Thornton said he has family still on the Harbor so it was critical for him to stay home.
“Nobody wants to lose their home,” he said.
Homer Dizol, a third hand who had worked at the mill for 12 years, said he couldn’t be happier to get his job back.
“I love this job,” he said, as a roll of paper wound above his head.
Begley said only one of the mill’s two paper machines are working right now and it’s currently producing classic copy paper. Begley said some major investment to the mill’s second machine needs to be done before it’s ready to roll. Begley said the company is prepared to make that investment and get the machine running again.
Over the past month, Begley said the company has spent hundreds of thousands of dollars in upgrades, fixing roofs, painting walls and making sure things work.
“We spent half a million dollars on the power house alone,” Begley said.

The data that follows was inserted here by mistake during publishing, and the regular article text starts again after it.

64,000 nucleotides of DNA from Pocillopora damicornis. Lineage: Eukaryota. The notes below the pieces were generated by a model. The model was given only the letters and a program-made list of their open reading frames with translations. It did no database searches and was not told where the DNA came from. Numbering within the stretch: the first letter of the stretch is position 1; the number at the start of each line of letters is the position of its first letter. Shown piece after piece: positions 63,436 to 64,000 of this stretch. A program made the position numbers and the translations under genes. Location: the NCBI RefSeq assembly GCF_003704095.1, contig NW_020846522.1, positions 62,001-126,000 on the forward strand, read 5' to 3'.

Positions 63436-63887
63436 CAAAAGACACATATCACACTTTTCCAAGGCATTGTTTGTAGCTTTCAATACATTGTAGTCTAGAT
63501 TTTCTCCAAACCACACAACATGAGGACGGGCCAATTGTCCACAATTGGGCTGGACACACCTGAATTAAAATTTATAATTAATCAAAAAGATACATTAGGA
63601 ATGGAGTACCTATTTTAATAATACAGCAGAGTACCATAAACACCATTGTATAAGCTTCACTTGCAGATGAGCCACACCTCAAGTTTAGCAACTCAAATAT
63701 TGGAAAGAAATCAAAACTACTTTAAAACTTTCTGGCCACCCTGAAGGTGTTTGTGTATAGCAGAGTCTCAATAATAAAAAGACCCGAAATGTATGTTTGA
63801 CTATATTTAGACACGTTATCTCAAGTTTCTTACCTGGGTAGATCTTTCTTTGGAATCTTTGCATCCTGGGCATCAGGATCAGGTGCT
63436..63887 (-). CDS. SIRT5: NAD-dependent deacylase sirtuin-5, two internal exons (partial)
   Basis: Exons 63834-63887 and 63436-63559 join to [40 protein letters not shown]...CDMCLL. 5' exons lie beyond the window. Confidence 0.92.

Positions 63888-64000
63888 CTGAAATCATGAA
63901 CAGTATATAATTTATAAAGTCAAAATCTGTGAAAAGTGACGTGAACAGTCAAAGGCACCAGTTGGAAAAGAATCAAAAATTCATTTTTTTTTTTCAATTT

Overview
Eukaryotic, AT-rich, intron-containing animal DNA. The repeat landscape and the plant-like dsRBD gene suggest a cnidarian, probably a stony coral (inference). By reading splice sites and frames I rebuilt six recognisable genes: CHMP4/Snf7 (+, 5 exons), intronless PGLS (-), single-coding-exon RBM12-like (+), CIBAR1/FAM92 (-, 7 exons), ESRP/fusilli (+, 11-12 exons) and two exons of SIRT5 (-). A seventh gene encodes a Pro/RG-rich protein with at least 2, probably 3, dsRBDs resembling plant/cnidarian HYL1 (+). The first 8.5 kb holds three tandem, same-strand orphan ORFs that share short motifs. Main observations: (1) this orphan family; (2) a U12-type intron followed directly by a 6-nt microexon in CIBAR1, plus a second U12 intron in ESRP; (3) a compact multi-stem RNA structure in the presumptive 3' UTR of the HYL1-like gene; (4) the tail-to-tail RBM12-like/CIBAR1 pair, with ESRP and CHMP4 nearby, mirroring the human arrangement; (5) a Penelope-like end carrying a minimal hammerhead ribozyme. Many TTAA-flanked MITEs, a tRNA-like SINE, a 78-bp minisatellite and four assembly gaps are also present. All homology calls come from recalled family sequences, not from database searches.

Although the company’s made an investment, Begley said most of the equipment did rather fine being mothballed for more than a year. He credits the company’s skeleton maintenance crew during that time for ensuring everything could start back up.
Tracing the ownership of Harbor Paper, LLC “is very, very easy,” Begley said.
“It’s just one guy and the board is just made up of him and me,” Begley said.
Harbor LLC is owned by Elliott Rust Holdings, LLC. And the holdings company, in turn, is owned by just one man — Cesar Scolari, who was the founder and CEO of StaffWorks, Inc. of San Clemente, Calif. Records show he founded the company back in 1998 and sold it in 2007.
The company served as a major distributor for large grocery stores such as Kroger and Safeway, Begley said.A press release from 2007 shows that StaffWorks had 17 distribution centers across the Western United States and had more than 700 freight handlers. The business was purchased at that point by Fenway Partners and RoadLink USA.
Begley said he became aware of Scolari when a sales manager was playing golf with one of Scolari’s friends.
Eventually, Begley and Scolari connected and discovered they shared mutual interests. Begley’s wife was from Gig Harbor and that’s where Scolari lives.